Figure 4. Longisquama in lateral view, dorsal view and closeup of the skull. Like Microraptor, Longisquama glided/flew with similarly-sized wings both fore and aft, and here with a much longer torso, ideal for leaping. Note the stem-like coracoids, a sure sign of a flapper.

The distribution of flight control systems across all four limbs (and tail) find an interesting parallel in Longisquama (Fig. 4), a sister to the Pterosauria, in which the forelimb wings and hind wing uroptagia formed four wings. Here again, the forelimbs could have provided thrust while in the air. In the air the hind limbs could have acted like vertical stabilizers, or, when extended laterally, could have provided lift, but not flapping.

While the key reason for developing hind leg flight surfaces might have been for maneuverability, the most important moment in that maneuverability would have been a two-point landing following a positive pitch flare, bringing the airspeed down to zero while still maintaining control. I think Habib et al. (2012) are right on the money. There are analogous reptiles demonstrating the same sort of evolution (Longisquama) and it all makes sense in every way. If they didn’t talk enough about flapping, that’s a minor point.

And those extra feathers ain’t a bad secondary sexual character either.

As always, I encourage readers to see specimens, make observations and come to your own conclusions. Test. Test. And test again.

Evidence and support in the form of nexus, pdf and jpeg files will be sent to all who request additional data.

Habib M, Hall J, Hone DW and Chiappe LM 2012. Aerodynamics of the tail in Microraptor and the evolution of theropod flight control. Journal of Vertebrate Paleontology Abstracts, p. 105. 



4 thoughts on “Microraptor leg feathers and the evolution of bird flight

  1. I thought at the time that Padian missed the point of the talk which was not about powered vs. unpowered flight but how to control the animal when it was moving forward in the air. The control surfaces are still needed so this hypothesis about their structure and functions are equally applicable.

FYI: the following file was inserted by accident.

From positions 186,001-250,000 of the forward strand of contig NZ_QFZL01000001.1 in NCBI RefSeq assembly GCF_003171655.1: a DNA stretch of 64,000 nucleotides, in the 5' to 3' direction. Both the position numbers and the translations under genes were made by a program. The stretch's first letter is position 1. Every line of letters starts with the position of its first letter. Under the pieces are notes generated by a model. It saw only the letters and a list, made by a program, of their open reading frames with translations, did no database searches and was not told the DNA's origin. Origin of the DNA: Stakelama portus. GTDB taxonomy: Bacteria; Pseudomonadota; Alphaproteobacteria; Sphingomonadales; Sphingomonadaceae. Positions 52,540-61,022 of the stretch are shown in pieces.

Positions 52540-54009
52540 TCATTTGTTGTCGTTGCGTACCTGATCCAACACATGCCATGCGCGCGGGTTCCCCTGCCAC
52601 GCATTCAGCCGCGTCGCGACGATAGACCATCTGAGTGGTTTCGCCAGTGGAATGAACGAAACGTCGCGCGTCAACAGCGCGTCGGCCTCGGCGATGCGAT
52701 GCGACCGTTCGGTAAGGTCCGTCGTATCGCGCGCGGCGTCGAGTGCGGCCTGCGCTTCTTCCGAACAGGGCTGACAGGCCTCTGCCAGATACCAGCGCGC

2. The bottom line, IMO, is that these guys became flyers because of their flapping forelimbs, which must have had a prior “cause”. The other features are secondary to that: (1) Flapping forelimbs, (2) powered flight, and only then (3) secondary mods to facilitate flight (such as feathered hind limbs and tail). Also, attributing VERY significant features such as flapping forelimbs-becoming-wings to sexual selection is, IMO, a cop out because it means that such features can’t be explained in terms of natural selection and adaptation to environment, which I don’t think is the case.

  3. Dear David,
    here an interesting article from the Theropod Working Group (TWiG) Univercity of Hongkong:

    Uncertainties in the phylogeny of birds (Avialae) and their closest relatives have impeded deeper understanding of early theropod flight. To help address this, we produced an updated evolutionary hypothesis through an automated analysis of the Theropod Working Group (TWiG) coelurosaurian phylogenetic data matrix. Our larger, more resolved, and better-evaluated TWiG-based hypothesis supports the grouping of dromaeosaurids + troodontids (Deinonychosauria) as the sister taxon to birds (Paraves) and the recovery of Anchiornithinae as the earliest diverging birds. Although the phylogeny will continue developing, our current results provide a pertinent opportunity to evaluate what we know about early theropod flight. With our results and available data for vaned feathered pennaraptorans, we estimate the potential for powered flight among early birds and their closest relatives. We did this by using an ancestral state reconstruction analysis calculating maximum and minimum estimates of two proxies of powered flight potential—wing loading and specific lift. These results confirm powered flight potential in early birds but its rarity among the ancestors of the closest avialan relatives (select unenlagiine and microraptorine dromaeosaurids). For the first time, we find a broad range of these ancestors neared the wing loading and specific lift thresholds indicative of powered flight potential. This suggests there was greater experimentation with wing-assisted locomotion before theropod flight evolved than previously appreciated. This study adds invaluable support for multiple origins of powered flight potential in theropods (≥3 times), which we now know was from ancestors already nearing associated thresholds, and provides a framework for its further study.

    • Thank you, Werner. This will be the subject of a near future post. In short, the team did a good job, but guesstimated with Rahonavis (based on an antebrachium only) and did not cover the subject of flapping appearing when the coracoids became narrow, locked down and later, large.